As you might imagine, Spyfone is a company that offers to spy on other peoples' phones for you: its major market is parents and bosses who infect and surveil the phones their kids/minions use, peeking on their texts, emails, Facebook messages, passwords, photos, browsing history, etc.
Spyfone is, in the words of my EFF colleague Eva Galperin, "a magical combination of shady, irresponsible, and incompetent." A security researcher has discovered that Spyfone maintains an unencrypted, unprotected Amazon S3 bucket in which it stores all the personal data it has harvested from thousands of its victims.
The company also failed to protect one of its APIs, so that anyone who guessed an easy-to-derive URL could monitor the data of new customers as they were added.
Spyfone's reckless incompetence exposed 2,208 peoples' most personal data, from 3,666 devices, as well as 44,109 unique email addresses.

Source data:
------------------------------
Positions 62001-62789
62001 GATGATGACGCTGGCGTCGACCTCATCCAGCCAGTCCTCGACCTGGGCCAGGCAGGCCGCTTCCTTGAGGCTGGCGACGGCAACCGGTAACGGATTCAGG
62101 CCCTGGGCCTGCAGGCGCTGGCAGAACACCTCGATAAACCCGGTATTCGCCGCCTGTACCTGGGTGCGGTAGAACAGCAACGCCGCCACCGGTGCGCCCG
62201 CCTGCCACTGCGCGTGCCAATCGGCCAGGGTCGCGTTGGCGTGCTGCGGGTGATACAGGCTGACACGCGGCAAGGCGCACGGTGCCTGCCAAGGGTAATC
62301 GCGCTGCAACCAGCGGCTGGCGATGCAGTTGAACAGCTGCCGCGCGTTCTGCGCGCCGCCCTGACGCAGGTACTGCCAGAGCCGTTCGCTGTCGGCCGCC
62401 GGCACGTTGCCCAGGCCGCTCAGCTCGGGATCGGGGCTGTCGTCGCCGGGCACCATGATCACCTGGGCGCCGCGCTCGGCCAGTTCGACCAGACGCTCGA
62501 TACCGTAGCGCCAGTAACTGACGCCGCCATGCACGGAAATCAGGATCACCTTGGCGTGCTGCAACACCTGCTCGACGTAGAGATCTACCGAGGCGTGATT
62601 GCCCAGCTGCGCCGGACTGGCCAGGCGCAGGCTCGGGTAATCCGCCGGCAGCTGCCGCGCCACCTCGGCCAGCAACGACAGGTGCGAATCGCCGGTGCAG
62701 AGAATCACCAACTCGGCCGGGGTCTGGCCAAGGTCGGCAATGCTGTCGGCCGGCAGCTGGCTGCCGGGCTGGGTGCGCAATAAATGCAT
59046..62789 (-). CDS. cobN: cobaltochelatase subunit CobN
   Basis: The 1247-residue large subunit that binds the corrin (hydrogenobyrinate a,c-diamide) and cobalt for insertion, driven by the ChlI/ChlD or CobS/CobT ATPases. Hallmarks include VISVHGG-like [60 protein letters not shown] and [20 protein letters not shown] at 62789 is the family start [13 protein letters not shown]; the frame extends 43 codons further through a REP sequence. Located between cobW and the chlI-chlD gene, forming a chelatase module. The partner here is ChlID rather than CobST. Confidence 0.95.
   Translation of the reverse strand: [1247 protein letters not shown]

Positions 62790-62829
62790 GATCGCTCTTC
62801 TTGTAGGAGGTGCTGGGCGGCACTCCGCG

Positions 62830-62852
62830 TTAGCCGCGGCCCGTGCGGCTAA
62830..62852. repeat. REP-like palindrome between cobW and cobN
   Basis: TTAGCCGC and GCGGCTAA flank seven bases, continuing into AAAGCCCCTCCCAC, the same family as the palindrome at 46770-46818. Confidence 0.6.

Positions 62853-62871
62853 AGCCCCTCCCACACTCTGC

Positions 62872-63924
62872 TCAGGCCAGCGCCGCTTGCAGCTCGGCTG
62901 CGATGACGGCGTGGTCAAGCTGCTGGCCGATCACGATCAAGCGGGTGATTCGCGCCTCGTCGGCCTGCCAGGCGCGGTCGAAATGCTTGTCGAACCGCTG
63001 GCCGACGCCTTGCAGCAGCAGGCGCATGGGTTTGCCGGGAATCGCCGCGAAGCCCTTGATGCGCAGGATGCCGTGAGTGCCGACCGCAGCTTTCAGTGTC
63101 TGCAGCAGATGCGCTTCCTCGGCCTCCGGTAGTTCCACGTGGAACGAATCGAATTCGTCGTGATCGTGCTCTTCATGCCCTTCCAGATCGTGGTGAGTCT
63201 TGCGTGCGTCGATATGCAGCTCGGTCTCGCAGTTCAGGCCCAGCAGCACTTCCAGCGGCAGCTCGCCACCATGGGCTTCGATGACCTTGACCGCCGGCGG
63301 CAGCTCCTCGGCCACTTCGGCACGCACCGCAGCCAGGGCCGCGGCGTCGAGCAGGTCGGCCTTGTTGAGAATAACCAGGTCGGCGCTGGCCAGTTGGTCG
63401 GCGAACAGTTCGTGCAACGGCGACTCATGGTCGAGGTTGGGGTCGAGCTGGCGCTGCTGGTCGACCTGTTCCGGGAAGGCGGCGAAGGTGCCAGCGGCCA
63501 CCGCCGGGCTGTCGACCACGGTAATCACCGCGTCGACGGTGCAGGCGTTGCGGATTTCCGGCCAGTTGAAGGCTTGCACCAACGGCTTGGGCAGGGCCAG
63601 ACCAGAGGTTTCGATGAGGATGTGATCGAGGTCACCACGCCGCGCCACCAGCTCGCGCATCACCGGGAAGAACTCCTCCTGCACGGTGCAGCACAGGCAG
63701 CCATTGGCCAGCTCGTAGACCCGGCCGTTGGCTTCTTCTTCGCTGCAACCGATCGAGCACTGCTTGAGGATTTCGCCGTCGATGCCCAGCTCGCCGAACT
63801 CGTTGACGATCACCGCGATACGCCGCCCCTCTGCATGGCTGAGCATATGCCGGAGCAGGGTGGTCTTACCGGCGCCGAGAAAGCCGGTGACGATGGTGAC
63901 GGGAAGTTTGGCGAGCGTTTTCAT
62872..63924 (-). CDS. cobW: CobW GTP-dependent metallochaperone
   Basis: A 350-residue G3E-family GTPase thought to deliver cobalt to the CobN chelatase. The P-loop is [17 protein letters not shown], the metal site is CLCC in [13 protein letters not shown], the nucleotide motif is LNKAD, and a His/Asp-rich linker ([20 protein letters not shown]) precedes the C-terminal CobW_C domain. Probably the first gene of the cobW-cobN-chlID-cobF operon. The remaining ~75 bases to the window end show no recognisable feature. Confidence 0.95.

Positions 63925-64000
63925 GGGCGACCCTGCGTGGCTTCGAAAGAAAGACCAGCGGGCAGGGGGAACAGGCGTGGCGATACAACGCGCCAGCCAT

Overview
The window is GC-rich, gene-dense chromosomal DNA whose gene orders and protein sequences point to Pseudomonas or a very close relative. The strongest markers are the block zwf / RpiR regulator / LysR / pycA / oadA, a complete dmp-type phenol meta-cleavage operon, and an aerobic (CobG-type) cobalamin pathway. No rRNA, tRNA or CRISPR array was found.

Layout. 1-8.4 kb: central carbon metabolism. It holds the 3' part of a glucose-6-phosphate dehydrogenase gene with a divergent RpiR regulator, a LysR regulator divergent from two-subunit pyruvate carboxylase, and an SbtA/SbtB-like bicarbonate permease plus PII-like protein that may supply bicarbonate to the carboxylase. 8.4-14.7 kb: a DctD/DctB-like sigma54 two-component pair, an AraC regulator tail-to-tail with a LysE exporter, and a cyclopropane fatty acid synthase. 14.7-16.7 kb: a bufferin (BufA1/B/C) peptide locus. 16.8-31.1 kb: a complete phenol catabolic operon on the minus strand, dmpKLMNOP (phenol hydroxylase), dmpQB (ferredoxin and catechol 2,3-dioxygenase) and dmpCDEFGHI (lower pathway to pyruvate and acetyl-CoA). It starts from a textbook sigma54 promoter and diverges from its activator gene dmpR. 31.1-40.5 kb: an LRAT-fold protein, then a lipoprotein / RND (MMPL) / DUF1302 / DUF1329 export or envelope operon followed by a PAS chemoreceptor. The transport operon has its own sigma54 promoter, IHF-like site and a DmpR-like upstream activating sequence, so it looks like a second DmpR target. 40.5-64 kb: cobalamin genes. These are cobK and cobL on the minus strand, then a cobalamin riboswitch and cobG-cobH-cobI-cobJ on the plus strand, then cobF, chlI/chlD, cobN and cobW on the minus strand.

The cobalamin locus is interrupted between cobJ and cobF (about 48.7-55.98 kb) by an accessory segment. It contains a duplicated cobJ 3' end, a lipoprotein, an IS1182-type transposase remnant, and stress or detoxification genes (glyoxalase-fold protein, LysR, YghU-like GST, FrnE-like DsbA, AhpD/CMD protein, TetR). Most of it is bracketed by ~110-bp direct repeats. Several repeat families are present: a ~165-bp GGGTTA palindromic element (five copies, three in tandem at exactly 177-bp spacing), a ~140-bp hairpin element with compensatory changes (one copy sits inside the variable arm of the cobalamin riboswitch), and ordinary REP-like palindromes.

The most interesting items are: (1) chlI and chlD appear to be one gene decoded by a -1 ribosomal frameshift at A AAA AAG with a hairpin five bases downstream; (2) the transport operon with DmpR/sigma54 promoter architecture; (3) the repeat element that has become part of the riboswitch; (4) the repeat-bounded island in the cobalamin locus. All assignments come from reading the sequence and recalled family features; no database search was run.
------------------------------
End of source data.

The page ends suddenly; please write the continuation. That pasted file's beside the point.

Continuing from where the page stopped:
The data exposed included selfies, text messages, audio recordings, contacts, location, hashed passwords and logins, Facebook messages, among others, according to a security researcher who asked to remain anonymous for fear of legal repercussions.
Last week, the researcher found the data on an Amazon S3 bucket owned by Spyfone, one of many companies that sell software that is designed to intercept text messages, calls, emails, and track locations of a monitored device.
Motherboard was able to verify that the researcher had access to Spyfone's monitored devices' data by creating a trial account, installing the spyware on a phone, and taking some pictures. Hours later, the researcher sent back one of those pictures.
Spyware Company Leaves 'Terabytes' of Selfies, Text Messages, and Location Data Exposed Online [Lorenzo Franceschi-Bicchierai/Motherboard]